Impact of Labor Protection Laws on the Operating and Financial Risks of Firms: The Case of China
Date of Award
Economics and Finance
Dr. Tarun Mukherjee
Dr. Sudha Krishnaswami
Dr. Wei Wang
Dr. Duygu Zirek
A debate exists regarding the effect of labor protection laws on labor costs. Whether labor protection laws increase or decrease labor costs has implications for risk exposure of affected firms. If the labor costs go up, all else the same, the firm’s breakeven point goes up. Facing increased business risk, the firm must resort to strategies that inhibit the risk exposure, especially if the higher labor costs cannot be transferred, without adverse consequences, to consumers. The strategies include reigning in, if at all possible, operating leverage and financial leverage. Conversely, if the labor costs decrease, a firm’s business risk declines, and the firm has options to increase its operating leverage and/or financial leverage, lower the product price, or do nothing. By examining the Chinese firms’ reactions to the 2007 labor protection laws, we draw conclusions about laws’ directional impact on labor costs. We find that Chinese firms attempt to reduce business risk by lessening labor intensity, and labor-intensive firms are able to reduce the labor intensity at a significantly higher rate than capital-intensive firms. Neither group is able to significantly reduce asset tangibility. We also find that all firms significantly reduce their financial leverages. Consequently, firms’ investments, as measured by sales growth, decline in the post-reform period. These results are consistent with the cost of labor increasing as a result of the stricter labor protection laws.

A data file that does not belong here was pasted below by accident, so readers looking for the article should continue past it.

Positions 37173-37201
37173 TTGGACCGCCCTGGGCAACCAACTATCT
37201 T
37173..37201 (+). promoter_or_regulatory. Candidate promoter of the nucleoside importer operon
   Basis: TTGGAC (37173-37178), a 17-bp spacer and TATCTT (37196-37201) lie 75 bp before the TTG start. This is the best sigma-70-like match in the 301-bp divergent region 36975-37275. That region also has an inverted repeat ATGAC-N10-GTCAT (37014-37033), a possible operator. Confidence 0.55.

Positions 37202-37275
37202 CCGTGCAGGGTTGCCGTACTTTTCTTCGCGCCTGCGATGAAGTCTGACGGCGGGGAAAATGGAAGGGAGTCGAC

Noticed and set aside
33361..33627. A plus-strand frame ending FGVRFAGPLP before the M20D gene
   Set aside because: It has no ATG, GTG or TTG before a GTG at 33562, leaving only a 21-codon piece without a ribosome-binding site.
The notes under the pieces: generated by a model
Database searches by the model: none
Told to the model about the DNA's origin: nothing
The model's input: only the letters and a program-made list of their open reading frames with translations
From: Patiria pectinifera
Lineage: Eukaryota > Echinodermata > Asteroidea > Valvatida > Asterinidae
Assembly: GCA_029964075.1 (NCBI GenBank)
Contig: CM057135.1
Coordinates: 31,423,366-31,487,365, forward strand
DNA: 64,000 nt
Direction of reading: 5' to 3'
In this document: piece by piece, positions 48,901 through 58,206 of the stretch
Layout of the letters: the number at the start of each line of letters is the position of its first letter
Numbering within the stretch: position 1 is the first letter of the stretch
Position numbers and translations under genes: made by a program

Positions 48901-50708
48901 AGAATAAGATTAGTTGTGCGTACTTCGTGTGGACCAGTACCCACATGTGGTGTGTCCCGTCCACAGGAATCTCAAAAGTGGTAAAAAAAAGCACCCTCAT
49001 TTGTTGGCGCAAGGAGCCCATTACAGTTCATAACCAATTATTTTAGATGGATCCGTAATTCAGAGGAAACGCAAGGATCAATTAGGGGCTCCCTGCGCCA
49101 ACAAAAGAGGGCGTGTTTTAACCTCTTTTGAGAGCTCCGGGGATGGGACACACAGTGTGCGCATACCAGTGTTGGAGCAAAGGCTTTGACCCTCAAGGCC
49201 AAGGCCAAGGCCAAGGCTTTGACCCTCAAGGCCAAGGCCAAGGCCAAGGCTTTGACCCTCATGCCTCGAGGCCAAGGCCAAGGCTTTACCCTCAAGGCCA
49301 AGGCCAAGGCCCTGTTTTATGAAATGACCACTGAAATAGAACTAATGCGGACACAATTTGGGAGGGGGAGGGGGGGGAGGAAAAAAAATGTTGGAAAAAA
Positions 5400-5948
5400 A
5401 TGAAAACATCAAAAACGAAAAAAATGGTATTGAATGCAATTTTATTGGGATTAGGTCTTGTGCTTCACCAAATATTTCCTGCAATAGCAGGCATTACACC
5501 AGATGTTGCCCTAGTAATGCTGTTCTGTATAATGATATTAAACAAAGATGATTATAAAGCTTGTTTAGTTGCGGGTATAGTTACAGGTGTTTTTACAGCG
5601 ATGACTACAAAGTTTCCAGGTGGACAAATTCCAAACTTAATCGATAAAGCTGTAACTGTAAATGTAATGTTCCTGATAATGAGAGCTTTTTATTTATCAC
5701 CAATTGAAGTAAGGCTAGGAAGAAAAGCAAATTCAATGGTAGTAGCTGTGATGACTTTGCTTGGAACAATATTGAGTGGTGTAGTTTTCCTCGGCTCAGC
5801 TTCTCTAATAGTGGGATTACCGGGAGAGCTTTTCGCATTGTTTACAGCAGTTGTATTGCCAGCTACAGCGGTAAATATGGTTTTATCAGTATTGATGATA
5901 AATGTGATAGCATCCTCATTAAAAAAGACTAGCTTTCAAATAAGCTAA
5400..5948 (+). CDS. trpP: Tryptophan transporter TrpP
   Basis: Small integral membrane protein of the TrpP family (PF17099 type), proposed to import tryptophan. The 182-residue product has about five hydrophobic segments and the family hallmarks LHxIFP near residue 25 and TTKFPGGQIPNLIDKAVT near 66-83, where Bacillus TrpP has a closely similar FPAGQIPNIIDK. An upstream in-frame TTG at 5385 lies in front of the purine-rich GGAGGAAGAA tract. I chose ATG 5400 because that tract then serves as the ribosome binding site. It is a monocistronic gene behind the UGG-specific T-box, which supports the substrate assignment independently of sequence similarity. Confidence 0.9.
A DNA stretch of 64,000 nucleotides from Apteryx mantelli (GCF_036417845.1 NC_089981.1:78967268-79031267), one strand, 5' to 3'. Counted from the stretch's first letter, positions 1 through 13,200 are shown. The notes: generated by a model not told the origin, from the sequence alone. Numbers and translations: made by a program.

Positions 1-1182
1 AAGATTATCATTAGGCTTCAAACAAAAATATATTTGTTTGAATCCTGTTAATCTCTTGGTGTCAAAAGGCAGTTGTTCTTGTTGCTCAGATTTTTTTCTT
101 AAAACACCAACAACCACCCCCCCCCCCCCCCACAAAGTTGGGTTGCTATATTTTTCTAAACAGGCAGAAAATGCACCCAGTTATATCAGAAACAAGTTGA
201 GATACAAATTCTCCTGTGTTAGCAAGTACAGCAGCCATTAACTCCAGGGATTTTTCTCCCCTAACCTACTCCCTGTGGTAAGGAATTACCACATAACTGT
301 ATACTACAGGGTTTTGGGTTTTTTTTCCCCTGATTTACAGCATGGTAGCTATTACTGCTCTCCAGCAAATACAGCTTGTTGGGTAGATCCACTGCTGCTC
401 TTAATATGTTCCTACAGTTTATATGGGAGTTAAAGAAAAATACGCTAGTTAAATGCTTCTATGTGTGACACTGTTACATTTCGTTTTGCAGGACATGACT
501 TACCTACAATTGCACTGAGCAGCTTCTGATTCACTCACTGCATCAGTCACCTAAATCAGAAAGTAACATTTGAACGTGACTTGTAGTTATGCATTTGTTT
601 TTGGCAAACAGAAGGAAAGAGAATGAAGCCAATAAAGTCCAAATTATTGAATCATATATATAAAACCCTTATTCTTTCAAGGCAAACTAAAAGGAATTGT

HUANG, YUXIN, "Impact of Labor Protection Laws on the Operating and Financial Risks of Firms: The Case of China" (2018). University of New Orleans Theses and Dissertations. 2546.
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